From Gilbert and Sullivan's The Pirates of Penzance:
Hail, Poetry, thou heav'n-born maid!
Thou gildest e'en the pirate's trade.
Hail, flowing fount of sentiment!
All hail, all hail, divine emollient!

Addendum: 11 June 2016:
Last night I attended the high school graduation ceremony of Heritage Christian School, and I watched many of the students from that 2009-2010 4th-6th grade Poetry Class graduate. Over the last two years, many, if not most, of these young poetry students spent another year with me in Expository Essay (11th and 12th grades only), applying their poetry skills to the Poetry Explication Essay and earning extra credit with their own original poems, as well as writing nine other formal essays over the course of the school year. Yes, out of the 80+ seniors who graduated last night, 18 had come through one of my classes, either Poetry, Discussing Shakespeare, or Expository Essay.

Once I get caught up with my Brave Writer class, I'll post here about my "retirement" from teaching Class Day, a volunteer position that I took on starting nineteen years ago in 1997.

Meanwhile, ever in the grip of poesy,

Sunday, May 22, 2016

Trinity Sunday and Quotations


from the Archives...

The Sunday following Pentecost/Whitsunday is the celebration of the Holy Trinity. Trinity Sunday is a celebration of just one day, and the liturgical color is white, symbolizing the purity and sinlessness of God: Father, Son, and Holy Spirit.

Now that the Holy Spirit has arrived on the scene to complete the Trinity, Ordinary Time shall begin starting next week, stretching over twenty-some weeks to Advent in late November to early December. Nearly half of the Church Year consists of Ordinary Time for which the liturgical color is green, symbolizing the continual growth of our faith as we follow Christ and endeavor to become more like Jesus. During Ordinary Time, the weeks are counted as being "after Trinity": the First Sunday after Trinity, the fourteenth Sunday after Trinity, etc.

But today we celebrate Trinity Sunday. The website Church Year explains:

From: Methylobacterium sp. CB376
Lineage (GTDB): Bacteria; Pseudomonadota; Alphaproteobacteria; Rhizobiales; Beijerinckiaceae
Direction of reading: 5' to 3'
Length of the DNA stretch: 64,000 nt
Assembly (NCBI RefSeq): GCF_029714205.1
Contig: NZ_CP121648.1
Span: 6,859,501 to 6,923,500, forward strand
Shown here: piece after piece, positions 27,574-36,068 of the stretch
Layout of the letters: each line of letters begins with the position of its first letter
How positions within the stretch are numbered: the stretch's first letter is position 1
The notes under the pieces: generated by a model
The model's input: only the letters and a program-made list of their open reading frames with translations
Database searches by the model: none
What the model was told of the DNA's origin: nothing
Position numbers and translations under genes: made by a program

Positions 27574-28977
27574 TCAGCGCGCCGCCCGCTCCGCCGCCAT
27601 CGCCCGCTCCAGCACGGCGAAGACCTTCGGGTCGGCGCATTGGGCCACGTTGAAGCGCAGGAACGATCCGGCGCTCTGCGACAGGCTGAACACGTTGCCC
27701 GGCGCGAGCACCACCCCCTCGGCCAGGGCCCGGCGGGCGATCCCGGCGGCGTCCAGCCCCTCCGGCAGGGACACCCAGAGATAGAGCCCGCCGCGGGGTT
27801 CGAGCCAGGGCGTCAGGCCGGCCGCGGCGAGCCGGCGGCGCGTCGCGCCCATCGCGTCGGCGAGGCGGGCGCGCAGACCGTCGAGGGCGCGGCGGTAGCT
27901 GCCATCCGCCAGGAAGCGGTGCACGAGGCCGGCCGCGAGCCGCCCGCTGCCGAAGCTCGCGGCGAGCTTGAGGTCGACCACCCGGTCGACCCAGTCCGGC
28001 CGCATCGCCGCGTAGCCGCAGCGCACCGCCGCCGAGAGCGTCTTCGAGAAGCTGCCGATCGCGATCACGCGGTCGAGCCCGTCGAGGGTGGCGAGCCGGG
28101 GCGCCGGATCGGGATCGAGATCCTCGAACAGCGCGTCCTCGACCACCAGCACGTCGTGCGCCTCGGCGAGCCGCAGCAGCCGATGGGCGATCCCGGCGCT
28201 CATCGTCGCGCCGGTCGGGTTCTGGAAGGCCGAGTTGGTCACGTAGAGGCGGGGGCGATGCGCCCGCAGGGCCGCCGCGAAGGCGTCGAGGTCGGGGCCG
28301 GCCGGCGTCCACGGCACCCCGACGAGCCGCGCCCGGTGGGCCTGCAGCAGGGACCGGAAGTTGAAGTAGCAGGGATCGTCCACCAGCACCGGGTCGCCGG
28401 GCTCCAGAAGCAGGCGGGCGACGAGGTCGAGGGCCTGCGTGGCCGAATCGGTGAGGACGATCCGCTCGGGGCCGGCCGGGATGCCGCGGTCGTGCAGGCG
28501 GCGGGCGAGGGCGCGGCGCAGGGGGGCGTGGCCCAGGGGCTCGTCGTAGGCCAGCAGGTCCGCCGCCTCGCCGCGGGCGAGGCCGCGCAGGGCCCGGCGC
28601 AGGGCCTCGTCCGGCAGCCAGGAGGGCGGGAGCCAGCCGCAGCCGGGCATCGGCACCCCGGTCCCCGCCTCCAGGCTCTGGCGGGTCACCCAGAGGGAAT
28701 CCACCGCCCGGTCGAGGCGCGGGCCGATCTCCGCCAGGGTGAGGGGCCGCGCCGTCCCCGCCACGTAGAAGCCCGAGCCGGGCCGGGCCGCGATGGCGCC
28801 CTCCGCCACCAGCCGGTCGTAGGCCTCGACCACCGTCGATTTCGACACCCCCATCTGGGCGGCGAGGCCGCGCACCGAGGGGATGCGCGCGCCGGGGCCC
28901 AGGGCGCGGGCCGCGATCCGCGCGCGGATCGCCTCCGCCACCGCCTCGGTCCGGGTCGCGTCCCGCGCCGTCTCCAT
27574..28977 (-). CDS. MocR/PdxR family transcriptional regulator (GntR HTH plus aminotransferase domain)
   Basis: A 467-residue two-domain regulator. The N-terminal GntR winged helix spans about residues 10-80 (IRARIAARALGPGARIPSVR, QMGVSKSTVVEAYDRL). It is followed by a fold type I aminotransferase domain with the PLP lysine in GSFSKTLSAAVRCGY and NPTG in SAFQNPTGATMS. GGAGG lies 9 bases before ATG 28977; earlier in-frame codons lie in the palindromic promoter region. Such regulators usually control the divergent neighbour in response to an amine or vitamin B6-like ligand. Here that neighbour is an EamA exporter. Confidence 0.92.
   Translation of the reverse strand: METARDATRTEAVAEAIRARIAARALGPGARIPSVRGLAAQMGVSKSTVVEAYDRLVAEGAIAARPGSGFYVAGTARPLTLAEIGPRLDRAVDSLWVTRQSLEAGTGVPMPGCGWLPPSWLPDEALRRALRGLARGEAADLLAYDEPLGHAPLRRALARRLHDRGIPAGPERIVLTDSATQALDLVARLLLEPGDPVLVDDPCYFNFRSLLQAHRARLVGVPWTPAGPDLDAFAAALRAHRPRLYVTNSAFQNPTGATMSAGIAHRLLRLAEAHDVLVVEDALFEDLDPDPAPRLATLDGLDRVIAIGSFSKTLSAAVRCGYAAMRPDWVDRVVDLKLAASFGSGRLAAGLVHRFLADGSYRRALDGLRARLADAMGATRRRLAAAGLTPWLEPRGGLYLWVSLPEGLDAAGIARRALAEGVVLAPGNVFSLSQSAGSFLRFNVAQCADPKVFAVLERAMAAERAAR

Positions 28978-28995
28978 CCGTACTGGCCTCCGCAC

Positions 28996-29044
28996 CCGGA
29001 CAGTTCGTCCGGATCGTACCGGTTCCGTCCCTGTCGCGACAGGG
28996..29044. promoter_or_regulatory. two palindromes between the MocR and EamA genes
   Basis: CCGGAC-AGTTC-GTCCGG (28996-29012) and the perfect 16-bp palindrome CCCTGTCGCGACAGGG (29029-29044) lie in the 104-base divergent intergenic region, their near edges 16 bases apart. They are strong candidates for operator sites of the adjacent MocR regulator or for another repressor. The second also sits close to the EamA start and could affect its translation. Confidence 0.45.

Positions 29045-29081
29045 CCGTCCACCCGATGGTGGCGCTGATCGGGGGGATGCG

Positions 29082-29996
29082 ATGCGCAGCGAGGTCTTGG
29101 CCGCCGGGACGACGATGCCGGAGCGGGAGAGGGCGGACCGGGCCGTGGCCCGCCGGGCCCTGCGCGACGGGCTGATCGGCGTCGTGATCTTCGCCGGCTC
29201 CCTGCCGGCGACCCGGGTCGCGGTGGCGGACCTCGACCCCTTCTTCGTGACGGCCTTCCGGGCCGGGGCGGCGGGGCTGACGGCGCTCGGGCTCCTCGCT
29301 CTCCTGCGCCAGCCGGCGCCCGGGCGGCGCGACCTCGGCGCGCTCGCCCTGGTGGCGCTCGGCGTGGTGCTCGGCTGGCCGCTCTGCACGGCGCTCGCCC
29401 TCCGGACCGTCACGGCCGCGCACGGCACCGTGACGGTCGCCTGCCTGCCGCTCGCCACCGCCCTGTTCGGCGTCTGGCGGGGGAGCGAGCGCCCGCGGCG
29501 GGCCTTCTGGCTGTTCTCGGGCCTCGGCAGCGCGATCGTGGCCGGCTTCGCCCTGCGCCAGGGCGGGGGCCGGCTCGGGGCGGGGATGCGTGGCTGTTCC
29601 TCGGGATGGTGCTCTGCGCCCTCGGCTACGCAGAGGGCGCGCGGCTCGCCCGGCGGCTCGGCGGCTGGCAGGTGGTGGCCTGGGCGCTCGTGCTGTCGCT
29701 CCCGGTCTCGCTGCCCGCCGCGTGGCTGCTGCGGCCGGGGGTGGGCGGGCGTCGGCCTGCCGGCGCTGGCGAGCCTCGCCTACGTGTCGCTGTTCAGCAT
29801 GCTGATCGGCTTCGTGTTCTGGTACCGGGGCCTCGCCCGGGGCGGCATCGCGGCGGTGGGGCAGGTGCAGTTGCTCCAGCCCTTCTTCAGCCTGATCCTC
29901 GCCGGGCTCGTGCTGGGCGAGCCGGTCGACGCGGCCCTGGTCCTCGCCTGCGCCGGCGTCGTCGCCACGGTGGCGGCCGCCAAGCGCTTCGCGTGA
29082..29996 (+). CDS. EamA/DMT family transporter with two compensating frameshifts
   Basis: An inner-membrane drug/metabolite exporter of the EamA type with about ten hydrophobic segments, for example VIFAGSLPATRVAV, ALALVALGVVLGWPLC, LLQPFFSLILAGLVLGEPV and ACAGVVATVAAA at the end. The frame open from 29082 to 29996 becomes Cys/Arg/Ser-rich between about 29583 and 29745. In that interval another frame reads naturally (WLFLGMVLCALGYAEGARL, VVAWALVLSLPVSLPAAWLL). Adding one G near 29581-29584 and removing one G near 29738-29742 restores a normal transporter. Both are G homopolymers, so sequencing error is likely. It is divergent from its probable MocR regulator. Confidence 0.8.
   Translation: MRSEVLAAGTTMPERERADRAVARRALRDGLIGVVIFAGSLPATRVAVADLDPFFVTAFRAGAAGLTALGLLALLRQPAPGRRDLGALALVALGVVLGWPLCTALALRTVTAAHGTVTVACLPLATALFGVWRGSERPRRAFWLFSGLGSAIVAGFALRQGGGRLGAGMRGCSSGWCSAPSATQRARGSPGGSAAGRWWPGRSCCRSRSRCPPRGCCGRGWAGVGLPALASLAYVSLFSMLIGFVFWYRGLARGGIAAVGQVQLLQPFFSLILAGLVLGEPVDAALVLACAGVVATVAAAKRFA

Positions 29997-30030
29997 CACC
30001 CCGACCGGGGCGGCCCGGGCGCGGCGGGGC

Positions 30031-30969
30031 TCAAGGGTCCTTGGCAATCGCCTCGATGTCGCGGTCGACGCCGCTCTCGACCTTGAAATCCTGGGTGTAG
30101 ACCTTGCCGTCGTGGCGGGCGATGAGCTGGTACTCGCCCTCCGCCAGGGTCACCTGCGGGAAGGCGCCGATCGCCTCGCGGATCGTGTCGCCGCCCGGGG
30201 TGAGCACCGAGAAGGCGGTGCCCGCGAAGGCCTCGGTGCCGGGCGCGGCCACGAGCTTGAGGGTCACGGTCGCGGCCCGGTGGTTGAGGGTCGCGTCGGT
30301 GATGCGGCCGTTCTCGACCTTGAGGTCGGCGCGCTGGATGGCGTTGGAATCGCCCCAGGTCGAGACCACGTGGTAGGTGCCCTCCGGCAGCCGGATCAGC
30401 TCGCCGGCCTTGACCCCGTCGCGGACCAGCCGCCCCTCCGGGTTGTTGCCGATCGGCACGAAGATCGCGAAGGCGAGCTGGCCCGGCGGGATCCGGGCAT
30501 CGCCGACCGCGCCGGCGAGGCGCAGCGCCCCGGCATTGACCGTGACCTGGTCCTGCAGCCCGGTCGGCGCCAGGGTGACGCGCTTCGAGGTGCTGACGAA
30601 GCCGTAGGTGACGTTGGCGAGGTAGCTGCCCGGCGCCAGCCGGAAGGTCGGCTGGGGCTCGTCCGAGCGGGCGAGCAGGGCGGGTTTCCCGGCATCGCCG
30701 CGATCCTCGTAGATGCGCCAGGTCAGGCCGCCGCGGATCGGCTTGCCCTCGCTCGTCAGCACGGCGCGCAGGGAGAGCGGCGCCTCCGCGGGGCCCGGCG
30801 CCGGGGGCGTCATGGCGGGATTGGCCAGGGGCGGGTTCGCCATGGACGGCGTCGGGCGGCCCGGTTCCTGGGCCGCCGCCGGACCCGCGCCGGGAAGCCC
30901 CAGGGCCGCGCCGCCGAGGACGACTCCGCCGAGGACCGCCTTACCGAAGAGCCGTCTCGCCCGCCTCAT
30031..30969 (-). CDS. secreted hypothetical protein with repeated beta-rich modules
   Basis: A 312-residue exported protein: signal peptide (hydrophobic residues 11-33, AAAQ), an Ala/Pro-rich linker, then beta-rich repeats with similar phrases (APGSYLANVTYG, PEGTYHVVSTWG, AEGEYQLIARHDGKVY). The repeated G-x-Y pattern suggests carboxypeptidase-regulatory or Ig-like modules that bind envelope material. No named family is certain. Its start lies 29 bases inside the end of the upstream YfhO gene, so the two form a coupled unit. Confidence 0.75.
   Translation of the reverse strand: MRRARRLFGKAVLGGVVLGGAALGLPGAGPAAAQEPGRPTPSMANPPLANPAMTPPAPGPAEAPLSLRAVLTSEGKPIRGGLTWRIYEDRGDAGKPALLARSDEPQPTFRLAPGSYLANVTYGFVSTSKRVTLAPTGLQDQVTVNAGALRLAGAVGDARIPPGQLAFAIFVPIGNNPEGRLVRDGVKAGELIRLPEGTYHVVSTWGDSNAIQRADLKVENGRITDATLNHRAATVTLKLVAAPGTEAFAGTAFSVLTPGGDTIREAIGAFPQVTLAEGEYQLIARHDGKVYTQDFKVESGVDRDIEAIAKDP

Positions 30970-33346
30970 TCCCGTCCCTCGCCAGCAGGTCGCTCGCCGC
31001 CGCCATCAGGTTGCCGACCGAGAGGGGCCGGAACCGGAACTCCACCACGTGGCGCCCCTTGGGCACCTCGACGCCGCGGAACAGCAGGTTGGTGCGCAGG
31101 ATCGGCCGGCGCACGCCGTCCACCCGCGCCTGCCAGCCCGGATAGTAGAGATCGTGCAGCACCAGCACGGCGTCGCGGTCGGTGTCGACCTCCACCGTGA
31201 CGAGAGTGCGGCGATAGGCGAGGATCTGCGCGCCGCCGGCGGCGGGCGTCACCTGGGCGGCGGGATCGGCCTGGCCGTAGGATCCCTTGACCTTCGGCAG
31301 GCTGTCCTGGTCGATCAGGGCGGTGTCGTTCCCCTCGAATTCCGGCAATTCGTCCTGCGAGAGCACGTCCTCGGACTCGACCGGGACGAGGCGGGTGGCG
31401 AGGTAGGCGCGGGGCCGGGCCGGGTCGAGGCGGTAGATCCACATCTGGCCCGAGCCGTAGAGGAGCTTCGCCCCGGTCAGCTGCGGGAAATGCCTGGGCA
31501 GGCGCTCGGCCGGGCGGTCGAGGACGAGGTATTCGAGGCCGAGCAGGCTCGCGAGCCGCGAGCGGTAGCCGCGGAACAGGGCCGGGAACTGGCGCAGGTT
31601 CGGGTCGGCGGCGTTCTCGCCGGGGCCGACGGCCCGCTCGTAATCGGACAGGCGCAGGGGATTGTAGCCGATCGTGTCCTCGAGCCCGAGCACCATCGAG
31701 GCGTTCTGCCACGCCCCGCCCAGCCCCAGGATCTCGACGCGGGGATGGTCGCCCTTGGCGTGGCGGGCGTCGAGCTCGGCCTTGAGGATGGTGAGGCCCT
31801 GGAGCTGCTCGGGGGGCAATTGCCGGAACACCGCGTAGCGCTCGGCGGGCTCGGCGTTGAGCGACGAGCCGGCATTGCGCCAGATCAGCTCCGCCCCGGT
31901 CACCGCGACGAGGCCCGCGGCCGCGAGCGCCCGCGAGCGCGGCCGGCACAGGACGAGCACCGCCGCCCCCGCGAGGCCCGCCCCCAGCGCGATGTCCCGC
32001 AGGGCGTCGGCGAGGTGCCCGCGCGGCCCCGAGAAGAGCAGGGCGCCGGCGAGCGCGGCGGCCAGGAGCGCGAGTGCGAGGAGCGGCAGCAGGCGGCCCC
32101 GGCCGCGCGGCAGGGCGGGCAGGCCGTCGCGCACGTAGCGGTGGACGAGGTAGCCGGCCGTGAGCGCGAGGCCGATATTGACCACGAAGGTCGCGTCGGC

Trinity Sunday, officially "The Solemnity of the Most Holy Trinity," is one of the few feasts of the Christian Year that celebrates a reality and doctrine rather than an event or person. On Trinity Sunday we remember and honor the eternal God: the Father, the Son, and the Holy Spirit. Trinity Sunday is celebrated the Sunday after Pentecost, and lasts only one day, which is symbolic of the unity of the Trinity. The Eastern Churches have no tradition of Trinity Sunday, arguing that they celebrate the Trinity every Sunday. Westerners do as well, although they set aside a special feast day for the purpose.
The Collect from the 1928 Book of Common Prayer:
Almighty and everlasting God, who hast given unto us thy servants grace, by the confession of a true faith, to acknowledge the glory of the eternal Trinity, and in the power of the Divine Majesty to worship the Unity; We beseech thee that thou wouldest keep us stedfast in this faith, and evermore defend us from all adversities, who livest and reignest, one God, world without end. Amen.
For the Epistle today, the Book of Common Prayer requires the reading of the fourth chapter of Revelation; you may read it here in the English Standard Version: Revelation 4:1-11, ESV.

The Gospel reading for Trinity Sunday is written in the third chapter of the Gospel according to Saint John, the first verse through the fifteenth. You may read it here, again in the ESV: John 3:1-15.


Today is also the Feast of Title for two churches in the San Diego area, both of which have removed themselves from the liberal San Diego Episcopal Diocese and have put themselves under the authority of Biblical leadership: Holy Trinity in Ocean Beach (along the coast in the city of San Diego) and Blessed Trinity Anglican Church now in El Cajon. I have been attending weekday healing services led by Father Keith Acker when he was Rector of Christ the King Episcopal Church and also after he and his church left the Diocese and reformed as Alpine Anglican Church of the Blessed Trinity and recently relocated to the SCAIR building on Main Street in downtown El Cajon as Blessed Trinity Anglican Church which is now part of the Reformed Episcopal Church. So blessings to both churches on their Feast of Title!

So today we give special thanks to our Lord who is realized in three distinct persons, Father, Son, and Holy Spirit. Although we praise God for the Trinity each and every day of the year, this day we celebrate it more than usual, remembering His gracious goodness, His lovingkindness, and His ever-faithful mercy in, as Dr. Stephen Sammons, our former pastor at Lake Murray Community Church often stated, loving us as we are, yet loving us too much to allow us to remain that way. In the words of the Gloria Patri, "Glory be to the Father, and to the Son, and to the Holy Spirit. As it was in the beginning, is now, and ever shall be, world without end. Amen."

Here's the Collect for Trinity Sunday from the Book of Common Prayer 2011:

ALMIGHTY and eternal God, who gave grace to your people to proclaim the true Faith, acknowledging the glory of the eternal Trinity and, by the power of your Divine Majesty, worshiping One God; Keep us standing firm in this Faith and always defend us from danger; Who lives and rules, one God, now and forever. Amen.

Also, I wanted to share a couple of quotations on The Trinity...which are not easy to find, by the way. But I really like these words from an Anglican who started the Holiness movement: